A common saying in the outdoors community is “leave it better than you found it”. While this often relates to trail conservation, it also relates to this community. Do not comment anything you wouldn’t want your mother to read.
In other words:
There is zero tolerance for disrespecting or degrading any race, religion, culture, sexual orientation, gender, identity, etc..
Any hateful, disrespectful, or derogatory comments will not be approved.
Stay on the trail:
Promotional and spam-like content will not be allowed.
Look, but don’t take:
All of the artwork and writing should not be copied, used, or taken without explicit permission granted by the owner of these works.
All writing, photography, videography, and other artworks are made by me, unless specified otherwise in their caption. If you are wanting to use any of the footage, art, photography, and/or quotes, please reach out.
Join the community:
You are welcomed and encouraged to ask questions, share your experiences and suggestions.
This is a safe space for travellers, artists, adventurers, outdoor enthusiasts and the like to share thoughts, experiences, and tips. If you have any suggestions, I’d love to hear them.
Thank you for respecting these simple rules, and happy klicking!
Tucked away behind the sea-to-sky highway – just above Eagle Harbour – this popular West Vancouver trail is the perfect quick hike to get your outdoors fix. The winding path takes you through the old growth forest and up to a small lake, where in the summer some are brave enough to take a refreshing dip. Whyte Lake offers an easy hike immersed in nature’s tranquility, just 20 minutes outside of Downtown Vancouver. This local favourite is accessible and a quick escape from the hustle and bustle of city life.
Escape the city
Whyte Lake offers an easy hike immersed in nature’s tranquility, just 30 minutes outside of Downtown Vancouver. This local favourite is easily accessible by car, and a quick escape from the hustle and bustle of city life.
While the steady incline will make you break a sweat, the mossy rainforest canopy makes it hard for the sun to shine through. Make sure to bring a couple layers to stay warm, as you cool down quickly when standing still.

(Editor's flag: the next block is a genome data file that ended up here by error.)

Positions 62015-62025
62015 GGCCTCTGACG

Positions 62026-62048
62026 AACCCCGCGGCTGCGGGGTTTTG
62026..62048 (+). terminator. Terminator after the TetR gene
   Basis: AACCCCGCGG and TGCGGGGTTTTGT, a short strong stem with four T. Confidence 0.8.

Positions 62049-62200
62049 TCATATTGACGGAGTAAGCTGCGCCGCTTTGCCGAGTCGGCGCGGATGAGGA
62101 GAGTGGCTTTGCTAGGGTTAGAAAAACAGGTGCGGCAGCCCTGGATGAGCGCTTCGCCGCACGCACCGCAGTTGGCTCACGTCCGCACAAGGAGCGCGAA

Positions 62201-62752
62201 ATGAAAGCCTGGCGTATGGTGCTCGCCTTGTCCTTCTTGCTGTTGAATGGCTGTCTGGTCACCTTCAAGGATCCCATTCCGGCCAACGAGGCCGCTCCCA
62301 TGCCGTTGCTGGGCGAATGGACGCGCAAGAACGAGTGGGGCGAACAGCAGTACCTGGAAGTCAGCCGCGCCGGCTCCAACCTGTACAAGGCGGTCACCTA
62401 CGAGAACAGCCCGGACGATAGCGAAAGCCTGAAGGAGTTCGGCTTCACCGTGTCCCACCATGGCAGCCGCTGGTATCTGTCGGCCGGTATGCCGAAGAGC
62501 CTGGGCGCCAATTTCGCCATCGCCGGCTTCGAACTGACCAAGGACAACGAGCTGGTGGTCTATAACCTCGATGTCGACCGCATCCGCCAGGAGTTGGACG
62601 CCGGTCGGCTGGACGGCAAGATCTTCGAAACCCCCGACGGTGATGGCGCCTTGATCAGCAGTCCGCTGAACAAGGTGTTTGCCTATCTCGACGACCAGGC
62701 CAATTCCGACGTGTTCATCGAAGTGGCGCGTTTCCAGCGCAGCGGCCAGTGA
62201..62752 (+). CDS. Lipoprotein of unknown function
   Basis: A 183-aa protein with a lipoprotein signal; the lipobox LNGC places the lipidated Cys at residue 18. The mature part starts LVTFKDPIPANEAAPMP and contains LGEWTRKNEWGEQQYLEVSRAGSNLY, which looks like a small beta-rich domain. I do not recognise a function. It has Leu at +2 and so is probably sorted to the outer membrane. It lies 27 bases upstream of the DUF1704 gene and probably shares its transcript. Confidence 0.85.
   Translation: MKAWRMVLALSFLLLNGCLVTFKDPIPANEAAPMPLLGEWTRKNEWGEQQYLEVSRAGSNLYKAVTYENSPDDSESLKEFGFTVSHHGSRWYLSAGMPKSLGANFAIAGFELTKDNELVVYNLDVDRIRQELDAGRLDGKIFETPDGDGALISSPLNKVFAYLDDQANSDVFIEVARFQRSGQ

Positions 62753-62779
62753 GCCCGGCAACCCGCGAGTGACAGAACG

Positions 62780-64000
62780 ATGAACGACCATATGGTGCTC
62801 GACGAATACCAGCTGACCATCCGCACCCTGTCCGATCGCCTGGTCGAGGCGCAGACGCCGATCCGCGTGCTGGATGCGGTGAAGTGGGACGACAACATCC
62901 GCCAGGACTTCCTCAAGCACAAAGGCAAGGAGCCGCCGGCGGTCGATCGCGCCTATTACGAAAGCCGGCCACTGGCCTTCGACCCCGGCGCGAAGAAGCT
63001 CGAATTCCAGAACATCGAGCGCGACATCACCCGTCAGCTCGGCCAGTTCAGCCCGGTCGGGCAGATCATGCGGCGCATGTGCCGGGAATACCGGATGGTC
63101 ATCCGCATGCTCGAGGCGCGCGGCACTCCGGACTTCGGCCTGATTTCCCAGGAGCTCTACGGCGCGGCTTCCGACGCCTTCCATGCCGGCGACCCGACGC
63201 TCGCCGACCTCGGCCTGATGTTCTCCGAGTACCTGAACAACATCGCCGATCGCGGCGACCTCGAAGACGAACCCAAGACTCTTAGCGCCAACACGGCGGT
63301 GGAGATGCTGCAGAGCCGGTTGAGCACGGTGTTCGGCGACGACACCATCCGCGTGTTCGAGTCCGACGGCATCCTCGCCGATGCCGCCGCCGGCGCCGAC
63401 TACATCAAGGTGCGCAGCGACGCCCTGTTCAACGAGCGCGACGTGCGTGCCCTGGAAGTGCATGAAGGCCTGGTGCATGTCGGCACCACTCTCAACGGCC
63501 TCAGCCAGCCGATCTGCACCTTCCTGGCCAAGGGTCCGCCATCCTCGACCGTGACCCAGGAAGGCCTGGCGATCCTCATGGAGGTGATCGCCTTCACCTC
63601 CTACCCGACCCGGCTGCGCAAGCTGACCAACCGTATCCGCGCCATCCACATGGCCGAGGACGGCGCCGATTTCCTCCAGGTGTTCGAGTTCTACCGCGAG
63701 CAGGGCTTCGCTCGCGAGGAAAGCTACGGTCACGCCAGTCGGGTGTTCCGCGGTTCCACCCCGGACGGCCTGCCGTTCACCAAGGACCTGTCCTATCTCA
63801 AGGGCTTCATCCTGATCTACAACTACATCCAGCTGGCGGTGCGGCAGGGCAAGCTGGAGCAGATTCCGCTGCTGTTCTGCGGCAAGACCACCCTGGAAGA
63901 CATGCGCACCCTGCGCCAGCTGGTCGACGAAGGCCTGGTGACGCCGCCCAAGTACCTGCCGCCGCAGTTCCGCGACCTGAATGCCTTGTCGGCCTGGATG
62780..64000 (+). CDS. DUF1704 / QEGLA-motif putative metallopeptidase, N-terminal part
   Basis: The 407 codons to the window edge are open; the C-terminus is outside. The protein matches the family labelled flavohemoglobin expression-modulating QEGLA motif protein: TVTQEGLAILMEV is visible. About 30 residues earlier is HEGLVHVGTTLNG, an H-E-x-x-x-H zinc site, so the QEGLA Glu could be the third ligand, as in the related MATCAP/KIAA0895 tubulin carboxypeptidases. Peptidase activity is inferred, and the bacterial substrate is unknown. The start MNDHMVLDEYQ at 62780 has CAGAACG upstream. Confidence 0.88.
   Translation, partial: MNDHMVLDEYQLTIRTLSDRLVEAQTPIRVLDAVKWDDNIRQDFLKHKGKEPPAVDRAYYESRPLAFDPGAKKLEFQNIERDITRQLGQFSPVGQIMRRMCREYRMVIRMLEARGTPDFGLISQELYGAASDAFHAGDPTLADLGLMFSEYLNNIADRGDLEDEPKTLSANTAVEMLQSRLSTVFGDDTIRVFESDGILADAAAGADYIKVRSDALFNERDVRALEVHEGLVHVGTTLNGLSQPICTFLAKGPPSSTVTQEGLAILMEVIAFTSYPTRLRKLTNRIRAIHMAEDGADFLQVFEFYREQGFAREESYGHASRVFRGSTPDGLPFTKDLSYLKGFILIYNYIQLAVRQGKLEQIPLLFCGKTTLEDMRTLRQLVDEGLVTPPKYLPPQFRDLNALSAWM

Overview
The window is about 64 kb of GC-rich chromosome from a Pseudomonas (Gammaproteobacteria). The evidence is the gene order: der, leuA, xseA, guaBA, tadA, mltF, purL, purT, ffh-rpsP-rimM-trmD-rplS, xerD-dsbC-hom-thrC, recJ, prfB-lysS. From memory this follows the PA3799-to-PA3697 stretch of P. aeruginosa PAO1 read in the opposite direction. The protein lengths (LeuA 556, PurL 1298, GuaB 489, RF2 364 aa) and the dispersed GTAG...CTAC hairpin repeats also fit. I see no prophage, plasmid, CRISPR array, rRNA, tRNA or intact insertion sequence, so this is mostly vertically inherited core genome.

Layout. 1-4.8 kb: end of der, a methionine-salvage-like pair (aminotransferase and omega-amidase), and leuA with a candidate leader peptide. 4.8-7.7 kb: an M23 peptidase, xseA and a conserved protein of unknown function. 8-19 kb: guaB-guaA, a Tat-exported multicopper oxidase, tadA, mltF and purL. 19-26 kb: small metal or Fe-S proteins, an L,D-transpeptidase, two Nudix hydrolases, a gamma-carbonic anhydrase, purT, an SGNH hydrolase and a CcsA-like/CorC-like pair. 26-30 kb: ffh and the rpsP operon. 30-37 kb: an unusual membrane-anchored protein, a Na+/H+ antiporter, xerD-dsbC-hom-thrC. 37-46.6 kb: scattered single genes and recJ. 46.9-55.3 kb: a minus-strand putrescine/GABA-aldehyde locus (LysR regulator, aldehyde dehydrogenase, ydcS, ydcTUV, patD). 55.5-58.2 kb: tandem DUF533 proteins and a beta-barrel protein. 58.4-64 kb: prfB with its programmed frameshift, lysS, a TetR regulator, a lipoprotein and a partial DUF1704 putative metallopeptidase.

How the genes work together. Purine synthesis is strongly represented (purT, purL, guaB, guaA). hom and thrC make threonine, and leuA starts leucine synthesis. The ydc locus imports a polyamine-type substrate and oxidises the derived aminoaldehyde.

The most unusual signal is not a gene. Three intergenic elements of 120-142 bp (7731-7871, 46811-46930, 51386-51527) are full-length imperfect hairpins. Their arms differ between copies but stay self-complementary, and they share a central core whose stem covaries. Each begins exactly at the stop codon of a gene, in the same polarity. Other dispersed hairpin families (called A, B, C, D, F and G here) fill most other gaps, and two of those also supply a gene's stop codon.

Round-trip: 2h Elevation Gain: 178m Highest Point: 295m 5.5 km – out and back
Open all-year round, this hike is fun rain or shine – or even snow! Although, be forewarned: if you choose to go up despite snowy and slushy conditions, be ready to slip at at least five times. And that’s not counting the times you’ll slip on the way back down. I would also be lying if I didn’t say it was part of the fun. The terrain is a mixture between roots and rocks, with a boardwalk surrounding the Whyte Lake to protect your feet from the marsh. The trail is clearly marked; however, once you’ve reached the top, the path becomes less obvious with the snow.
Stay on the trail – for your own safety, as well as for trail conservation.
These tall coniferous trees being to all look the same, especially once you loose sight of the trail. It is incredibly easy to get lost in a forest, and I wouldn’t underestimate the power that nature has against an unprepared day hiker. Even some of the most experienced hikers will recommend you don’t venture off in uncharted lands.
I was reminded of this when the trail I thought I was following was starting to get steeper and steeper. Turns out I was just following dog tracks and had veered way off course. Luckily, I was able to turn right around and retrace my steps.
Pros: Easy to get to, and short enough to fit into your morning or afternoon. If you’re a local, you’ll be sure to bump into somebody you know.
Cons: Very slippery with snow or rain. Can get pretty busy, so pick your day and time of day appropriately if you’re hoping to have the trail for yourself.
Have you completed this hike? Share your experience bellow!